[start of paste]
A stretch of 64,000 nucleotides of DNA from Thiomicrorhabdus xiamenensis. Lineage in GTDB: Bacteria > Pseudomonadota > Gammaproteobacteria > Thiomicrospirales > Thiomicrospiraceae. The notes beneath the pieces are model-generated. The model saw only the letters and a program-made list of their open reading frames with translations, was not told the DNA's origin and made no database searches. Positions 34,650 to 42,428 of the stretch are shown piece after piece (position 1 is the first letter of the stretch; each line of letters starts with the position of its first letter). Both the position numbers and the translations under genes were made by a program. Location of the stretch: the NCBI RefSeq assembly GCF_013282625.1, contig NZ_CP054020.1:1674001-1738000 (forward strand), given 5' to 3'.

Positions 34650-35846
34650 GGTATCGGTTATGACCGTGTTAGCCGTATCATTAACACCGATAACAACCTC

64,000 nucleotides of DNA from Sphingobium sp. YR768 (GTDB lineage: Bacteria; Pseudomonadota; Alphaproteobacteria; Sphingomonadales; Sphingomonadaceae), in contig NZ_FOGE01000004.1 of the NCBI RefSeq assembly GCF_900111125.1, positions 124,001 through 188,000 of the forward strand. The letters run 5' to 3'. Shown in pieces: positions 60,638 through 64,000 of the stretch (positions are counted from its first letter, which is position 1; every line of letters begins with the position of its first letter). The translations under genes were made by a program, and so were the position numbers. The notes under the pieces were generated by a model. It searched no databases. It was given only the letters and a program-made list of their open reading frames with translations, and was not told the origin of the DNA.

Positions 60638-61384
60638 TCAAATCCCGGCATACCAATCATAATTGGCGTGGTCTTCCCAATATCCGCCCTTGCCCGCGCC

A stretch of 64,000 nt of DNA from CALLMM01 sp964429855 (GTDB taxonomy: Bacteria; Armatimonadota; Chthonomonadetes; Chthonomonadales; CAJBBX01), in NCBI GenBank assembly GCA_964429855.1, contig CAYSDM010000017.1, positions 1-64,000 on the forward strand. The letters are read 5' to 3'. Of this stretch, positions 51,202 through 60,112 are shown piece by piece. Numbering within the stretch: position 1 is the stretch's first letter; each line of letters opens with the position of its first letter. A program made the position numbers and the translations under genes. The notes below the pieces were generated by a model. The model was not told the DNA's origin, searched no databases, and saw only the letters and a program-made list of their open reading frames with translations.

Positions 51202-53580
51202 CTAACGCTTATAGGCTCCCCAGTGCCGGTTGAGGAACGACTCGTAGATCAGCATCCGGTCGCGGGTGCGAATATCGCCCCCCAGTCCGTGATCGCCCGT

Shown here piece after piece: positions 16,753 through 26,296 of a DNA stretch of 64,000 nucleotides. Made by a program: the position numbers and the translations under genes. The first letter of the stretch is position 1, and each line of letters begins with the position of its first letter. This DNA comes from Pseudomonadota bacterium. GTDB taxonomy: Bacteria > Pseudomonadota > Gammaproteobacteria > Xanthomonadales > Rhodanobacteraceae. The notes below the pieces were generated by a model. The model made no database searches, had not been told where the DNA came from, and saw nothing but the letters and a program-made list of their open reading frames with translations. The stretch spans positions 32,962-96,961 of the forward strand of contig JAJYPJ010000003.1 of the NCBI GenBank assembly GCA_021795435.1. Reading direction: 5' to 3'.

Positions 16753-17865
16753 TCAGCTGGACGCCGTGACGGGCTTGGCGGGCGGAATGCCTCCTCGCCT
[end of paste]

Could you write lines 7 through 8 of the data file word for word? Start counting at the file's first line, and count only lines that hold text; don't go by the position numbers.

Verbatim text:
A stretch of 64,000 nt of DNA from CALLMM01 sp964429855 (GTDB taxonomy: Bacteria; Armatimonadota; Chthonomonadetes; Chthonomonadales; CAJBBX01), in NCBI GenBank assembly GCA_964429855.1, contig CAYSDM010000017.1, positions 1-64,000 on the forward strand. The letters are read 5' to 3'. Of this stretch, positions 51,202 through 60,112 are shown piece by piece. Numbering within the stretch: position 1 is the stretch's first letter; each line of letters opens with the position of its first letter. A program made the position numbers and the translations under genes. The notes below the pieces were generated by a model. The model was not told the DNA's origin, searched no databases, and saw only the letters and a program-made list of their open reading frames with translations.

Positions 51202-53580